• Long-term commitments to support cross-border broadcasting on the island of Ireland including funding for the Northern Ireland digital terrestrial television multiplex.
• Consulting on embedding the importance of distinctively British content directly into the existing quota system.
• Looking at making qualification for the listed events regime a benefit specific to public service broadcasters. There will also be a review looking into whether the scope of the listed events regime should be extended to include digital rights.
• Conducting an evaluation of the contestable fund pilot. This will include considering the lessons in determining whether a contestable fund model would provide additional value to the breadth and availability of UK produced public service content.
• Initiating a review looking at whether to introduce a revenue cap for ‘qualifying independent’ producer status.
• Supporting the British Film Commission to facilitate the growth of seven geographic production hubs, including one in each nation, and numerous new studio developments.
• Consulting in early 2023 on new proposals to champion the community radio sector and, where necessary, bringing forward changes to licensing requirements through amendments to the Community Radio Order 2004.
• Exploring ways to support UK broadcasters through possible changes in the wider advertising ecosystem. The Government intends to consider how to create a level playing field between broadcast and online advertising through the Online Advertising Programme.
• Ensuring that the UK’s trade policy complements and protects the UK’s audio visual public policy framework, including maintaining membership of the Council of Europe’s Convention on Transfrontier Television.
• Establishing a pro-competition regime in digital markets.
• Developing legislative proposals with Ofcom to address the divergence in provision of access services between broadcast and on-demand services.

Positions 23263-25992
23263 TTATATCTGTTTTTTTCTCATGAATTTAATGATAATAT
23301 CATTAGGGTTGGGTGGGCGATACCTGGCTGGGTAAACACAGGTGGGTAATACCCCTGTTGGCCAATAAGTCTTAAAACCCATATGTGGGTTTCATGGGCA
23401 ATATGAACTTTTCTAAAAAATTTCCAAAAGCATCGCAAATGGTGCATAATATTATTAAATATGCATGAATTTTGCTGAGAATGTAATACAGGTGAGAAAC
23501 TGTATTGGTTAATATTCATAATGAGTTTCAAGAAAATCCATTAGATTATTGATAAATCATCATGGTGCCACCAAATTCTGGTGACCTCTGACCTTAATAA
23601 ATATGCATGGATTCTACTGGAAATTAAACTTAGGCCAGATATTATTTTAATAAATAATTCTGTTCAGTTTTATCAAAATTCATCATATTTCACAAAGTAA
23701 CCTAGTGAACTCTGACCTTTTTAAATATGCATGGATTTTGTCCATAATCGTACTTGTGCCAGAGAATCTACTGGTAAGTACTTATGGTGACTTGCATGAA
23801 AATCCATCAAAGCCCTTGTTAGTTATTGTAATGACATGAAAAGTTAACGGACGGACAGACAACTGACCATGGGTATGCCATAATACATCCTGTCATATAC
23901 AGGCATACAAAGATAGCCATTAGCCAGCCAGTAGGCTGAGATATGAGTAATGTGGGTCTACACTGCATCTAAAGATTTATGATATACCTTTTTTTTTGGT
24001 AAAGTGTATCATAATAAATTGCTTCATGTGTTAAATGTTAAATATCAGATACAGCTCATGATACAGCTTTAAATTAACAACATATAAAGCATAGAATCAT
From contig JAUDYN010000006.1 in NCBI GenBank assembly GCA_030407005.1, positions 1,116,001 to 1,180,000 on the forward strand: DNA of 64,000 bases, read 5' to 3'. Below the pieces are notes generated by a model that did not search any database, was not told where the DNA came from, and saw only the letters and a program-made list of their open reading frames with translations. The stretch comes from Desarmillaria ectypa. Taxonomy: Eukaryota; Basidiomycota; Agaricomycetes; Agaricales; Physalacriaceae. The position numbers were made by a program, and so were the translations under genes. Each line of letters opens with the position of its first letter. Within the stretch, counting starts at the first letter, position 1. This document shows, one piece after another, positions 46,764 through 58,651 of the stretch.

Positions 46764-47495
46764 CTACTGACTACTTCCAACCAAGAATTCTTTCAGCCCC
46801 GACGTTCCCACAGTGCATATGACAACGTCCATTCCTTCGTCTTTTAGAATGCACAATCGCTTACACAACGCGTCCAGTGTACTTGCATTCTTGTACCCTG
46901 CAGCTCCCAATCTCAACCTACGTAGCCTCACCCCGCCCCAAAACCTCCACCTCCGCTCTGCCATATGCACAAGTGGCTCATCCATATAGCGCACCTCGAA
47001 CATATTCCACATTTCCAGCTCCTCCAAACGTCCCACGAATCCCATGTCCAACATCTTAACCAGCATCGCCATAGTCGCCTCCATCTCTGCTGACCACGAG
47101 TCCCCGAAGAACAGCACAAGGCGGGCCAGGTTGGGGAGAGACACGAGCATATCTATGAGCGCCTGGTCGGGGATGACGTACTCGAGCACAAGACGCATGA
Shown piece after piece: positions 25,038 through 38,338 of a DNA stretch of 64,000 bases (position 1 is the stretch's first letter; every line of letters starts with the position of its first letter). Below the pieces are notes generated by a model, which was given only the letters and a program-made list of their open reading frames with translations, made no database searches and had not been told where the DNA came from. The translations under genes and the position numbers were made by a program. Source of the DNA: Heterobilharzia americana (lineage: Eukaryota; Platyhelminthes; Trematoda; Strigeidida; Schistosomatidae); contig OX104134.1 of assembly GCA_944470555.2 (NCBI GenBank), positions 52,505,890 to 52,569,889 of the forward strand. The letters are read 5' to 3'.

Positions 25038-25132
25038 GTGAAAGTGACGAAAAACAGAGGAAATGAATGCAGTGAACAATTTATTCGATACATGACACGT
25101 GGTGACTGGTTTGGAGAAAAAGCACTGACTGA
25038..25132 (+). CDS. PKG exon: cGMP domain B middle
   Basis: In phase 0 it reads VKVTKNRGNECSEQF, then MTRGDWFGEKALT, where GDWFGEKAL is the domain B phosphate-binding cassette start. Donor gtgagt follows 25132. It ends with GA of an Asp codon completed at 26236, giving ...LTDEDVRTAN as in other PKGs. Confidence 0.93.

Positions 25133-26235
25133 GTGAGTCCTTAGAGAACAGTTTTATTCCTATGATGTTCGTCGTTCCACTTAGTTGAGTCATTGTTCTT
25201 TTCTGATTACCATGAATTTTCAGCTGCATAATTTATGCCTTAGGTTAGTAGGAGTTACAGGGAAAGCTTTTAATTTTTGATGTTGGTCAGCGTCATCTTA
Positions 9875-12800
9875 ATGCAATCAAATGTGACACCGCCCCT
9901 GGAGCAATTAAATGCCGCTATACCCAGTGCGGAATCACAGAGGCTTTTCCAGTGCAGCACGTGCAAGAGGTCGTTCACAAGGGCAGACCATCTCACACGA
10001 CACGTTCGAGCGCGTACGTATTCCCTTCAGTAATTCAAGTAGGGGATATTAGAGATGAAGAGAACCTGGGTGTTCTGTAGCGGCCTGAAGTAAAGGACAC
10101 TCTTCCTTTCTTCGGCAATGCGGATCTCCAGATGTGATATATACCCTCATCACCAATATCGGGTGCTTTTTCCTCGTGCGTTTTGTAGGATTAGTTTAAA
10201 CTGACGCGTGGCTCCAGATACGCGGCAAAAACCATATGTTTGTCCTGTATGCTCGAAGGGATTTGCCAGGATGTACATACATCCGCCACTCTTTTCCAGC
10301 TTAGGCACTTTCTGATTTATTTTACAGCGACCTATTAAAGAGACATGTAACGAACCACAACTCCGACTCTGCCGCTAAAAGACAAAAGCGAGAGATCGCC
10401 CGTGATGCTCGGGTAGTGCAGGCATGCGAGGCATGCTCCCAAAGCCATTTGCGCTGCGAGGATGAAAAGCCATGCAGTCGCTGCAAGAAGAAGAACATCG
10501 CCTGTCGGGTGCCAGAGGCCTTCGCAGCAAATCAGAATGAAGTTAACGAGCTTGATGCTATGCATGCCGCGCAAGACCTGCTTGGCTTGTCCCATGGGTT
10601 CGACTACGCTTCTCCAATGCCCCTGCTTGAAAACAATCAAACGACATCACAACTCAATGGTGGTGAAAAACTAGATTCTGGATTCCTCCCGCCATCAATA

• Enabling the long-term renewal of DTT multiplex licences through to 2034.
The sector had a mixed response to the white paper:
WGGB The Writers’ Union
The WGGB stated they remain concerned about the Government’s plan to push ahead with ‘its unnecessary and controversial plans to privatise Channel 4, freeze the BBC License Fee and review its funding model’. They went on to say that these, and other proposals, will have a devastating impact on creative workers, the creative industry and the wider UK economy.
Radiocentre expressed disappointment from the DCMS Digital Radio and Audio review, and the joint representations that the BBC and the commercial radio sector have made asking for radio to be protected from tech platforms have been ignored by Government. They went on to say they’re disappointed the Government recognises the importance of legislation for television but not for radio, putting the radio industry at a disadvantage.
A spokesperson for ITV said: ‘We welcome the Government’s recognition of the huge value the PSBs deliver to the UK and it’s decision to introduce a Media Bill to deliver the necessary reforms to ensure PSBs can continue to thrive’.
Streaming giant Netflix reiterated that they are ‘supportive of measures to update the legal framework and bring [our] service in the UK under Ofcom’s jurisdiction’.
Media Reform Coalition
The Media Reform Coalition referred to the plans in the white paper as a ‘spiteful and ideological move’ that ‘does nothing to confront the…lack of representativeness, adventure, risk-taking, accountability and plurality’ at the heart of the UK media system. They went on to say that the privatisation of Channel 4 will not address the issues of commissioning being skewed towards larger media companies and the relative lack of investment in content production outside of London, stating that it will do the opposite.
Dyfrig Davies, Chairman of TAC which represents independent television production in Wales, welcomed the white paper’s recommendations on S4C’s future but said that removing Channel 4’s status as a publisher-broadcaster is ‘worrying’. They also noted the decision to revise the remit of Public Service Broadcasting and look forward to engaging on that over the coming months.
In response to the reforms, Head of Bectu Philippa Childs commented: ‘The government’s plans are big on rhetoric but light on detail, particularly regarding creating more jobs and fostering continued growth for the UK’s thriving independent production sector. The UK’s much-loved public service broadcasters bring so much to the media landscape, and we need robust plans and legislation to protect and nurture their unique offering’.